Fungicides and pesticides. These are a large source, used worldwide to treat grains and seeds. Methyl mercury is the most common form here.

Cosmetics. Mercury is added to decrease bacterial growth.

Dental fillings. Mercury is widely used, though many dentists no longer employ the silver-mercury amalgam, as they feel that it leads to a variety of problems. The American Dental Association, however, still claims that there is no proven mercury toxicity due to dental amalgams.

Medicines. Organic mercurial diuretics have been the most common, though these are less used these days. Mercury-containing cathartics, anthelminetics, and teething powders were also employed in the past. Broken thermometers can increase mercury exposure, and mecurochrome also contains mercury.

Coal burning. This releases mercury into the atmosphere.

Fish. Fish may contain varying amounts of mercury. Ocean bacteria, algae, and small fish may all contain some; mercury concentrations usually increase with the size of the fish. An excessive intake of fish foods may lead to increased body levels of mercury.

Other sources of mercury are mirrors, latex paints, fabric softeners, felt, floor waxes and polishes, sewage sludge, laxatives containing calomel, cinnabar jewelry, tatoo dyes, and many others. Most of these are not specifically mercury toxic, as they do not give off high amounts of volatile mercury. Fungicides are the most widely used and probably the most potentially toxic.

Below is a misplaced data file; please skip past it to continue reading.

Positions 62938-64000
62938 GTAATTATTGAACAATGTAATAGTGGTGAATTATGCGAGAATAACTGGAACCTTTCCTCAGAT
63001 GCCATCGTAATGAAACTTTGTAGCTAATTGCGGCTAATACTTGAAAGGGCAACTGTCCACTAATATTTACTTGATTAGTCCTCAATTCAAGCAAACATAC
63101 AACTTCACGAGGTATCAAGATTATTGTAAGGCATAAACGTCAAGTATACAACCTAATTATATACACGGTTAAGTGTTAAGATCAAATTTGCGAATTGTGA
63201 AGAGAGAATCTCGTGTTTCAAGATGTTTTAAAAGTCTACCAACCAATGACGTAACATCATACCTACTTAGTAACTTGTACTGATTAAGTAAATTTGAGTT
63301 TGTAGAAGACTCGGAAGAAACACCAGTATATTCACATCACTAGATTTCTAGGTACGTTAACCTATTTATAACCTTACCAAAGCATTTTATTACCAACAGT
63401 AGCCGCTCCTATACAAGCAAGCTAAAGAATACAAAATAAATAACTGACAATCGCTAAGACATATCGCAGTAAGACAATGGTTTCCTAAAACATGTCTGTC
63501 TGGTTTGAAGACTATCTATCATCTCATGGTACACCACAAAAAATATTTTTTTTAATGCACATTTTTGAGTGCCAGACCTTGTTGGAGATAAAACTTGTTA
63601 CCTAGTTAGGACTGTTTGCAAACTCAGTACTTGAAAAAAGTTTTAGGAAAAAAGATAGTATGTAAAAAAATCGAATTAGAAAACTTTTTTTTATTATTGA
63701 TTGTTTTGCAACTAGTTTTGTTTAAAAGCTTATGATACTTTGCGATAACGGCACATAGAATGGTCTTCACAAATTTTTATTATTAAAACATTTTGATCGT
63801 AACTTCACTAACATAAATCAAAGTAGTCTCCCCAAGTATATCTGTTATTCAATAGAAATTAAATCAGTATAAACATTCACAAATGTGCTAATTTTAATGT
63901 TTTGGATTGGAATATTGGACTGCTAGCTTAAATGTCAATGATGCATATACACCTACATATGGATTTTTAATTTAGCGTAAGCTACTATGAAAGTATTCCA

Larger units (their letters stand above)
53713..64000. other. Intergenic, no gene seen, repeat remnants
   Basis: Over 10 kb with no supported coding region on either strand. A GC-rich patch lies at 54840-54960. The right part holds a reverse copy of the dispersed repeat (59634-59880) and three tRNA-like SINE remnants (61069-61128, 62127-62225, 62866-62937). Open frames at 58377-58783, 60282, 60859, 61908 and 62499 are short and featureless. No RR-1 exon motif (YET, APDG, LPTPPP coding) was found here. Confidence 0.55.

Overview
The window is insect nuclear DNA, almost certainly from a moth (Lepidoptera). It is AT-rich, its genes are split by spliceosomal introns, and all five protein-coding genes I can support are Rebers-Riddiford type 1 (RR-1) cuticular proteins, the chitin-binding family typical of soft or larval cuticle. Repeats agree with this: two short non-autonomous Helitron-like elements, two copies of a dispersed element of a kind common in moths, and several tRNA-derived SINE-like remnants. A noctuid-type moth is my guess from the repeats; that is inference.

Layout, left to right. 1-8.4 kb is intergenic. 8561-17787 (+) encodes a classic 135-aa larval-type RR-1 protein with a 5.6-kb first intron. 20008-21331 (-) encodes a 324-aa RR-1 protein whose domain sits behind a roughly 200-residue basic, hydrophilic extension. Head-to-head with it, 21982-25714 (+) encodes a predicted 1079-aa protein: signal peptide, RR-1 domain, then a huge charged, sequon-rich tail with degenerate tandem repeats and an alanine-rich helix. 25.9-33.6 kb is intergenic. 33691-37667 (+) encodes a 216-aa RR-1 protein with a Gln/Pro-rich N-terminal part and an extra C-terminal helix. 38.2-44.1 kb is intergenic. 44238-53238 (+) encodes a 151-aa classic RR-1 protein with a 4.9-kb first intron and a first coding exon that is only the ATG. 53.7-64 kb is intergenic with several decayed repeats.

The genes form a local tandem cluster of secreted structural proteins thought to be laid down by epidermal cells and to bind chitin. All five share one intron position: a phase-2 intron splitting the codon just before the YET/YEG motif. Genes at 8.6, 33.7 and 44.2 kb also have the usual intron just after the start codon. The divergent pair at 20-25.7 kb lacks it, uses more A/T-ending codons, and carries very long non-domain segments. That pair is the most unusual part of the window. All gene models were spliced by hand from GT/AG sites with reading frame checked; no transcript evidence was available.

Methods of toxicity: Mercury has no known essential functions, though it was at one time used to treat syphilis, with some success. Mercury probably affects the inherent protein structure which may interfere with functions relating to protein production. Mercury has a strong affinity for sulfhydryl, amine, phosphoryl, and carboxyl groups, and inactivates a wide range of enzyme systems, as well as causing injury to cell membranes. However, none of mercury’s specific body interactions are clearly defined, though the main problems seem to result from its attack on the nervous system. Mercury may also interfere with some functions of selenium, and can be an immunosuppressant.

Symptoms of toxicity: There are many processes and symptoms of mercury toxicity. Poisoning can come from four categories of mercury: metallic or elemental mercury, which is relatively mild; inorganic mercury, such as mercury chlorides, which primarily affect the kidneys; organo-mercurials, such as mercury salts in diuretics or fungicides, which convert to inorganic mercury; and short chain alkyl mercury compounds, of which methyl mercury is the most toxic, more so than ethyl or diethyl mercury.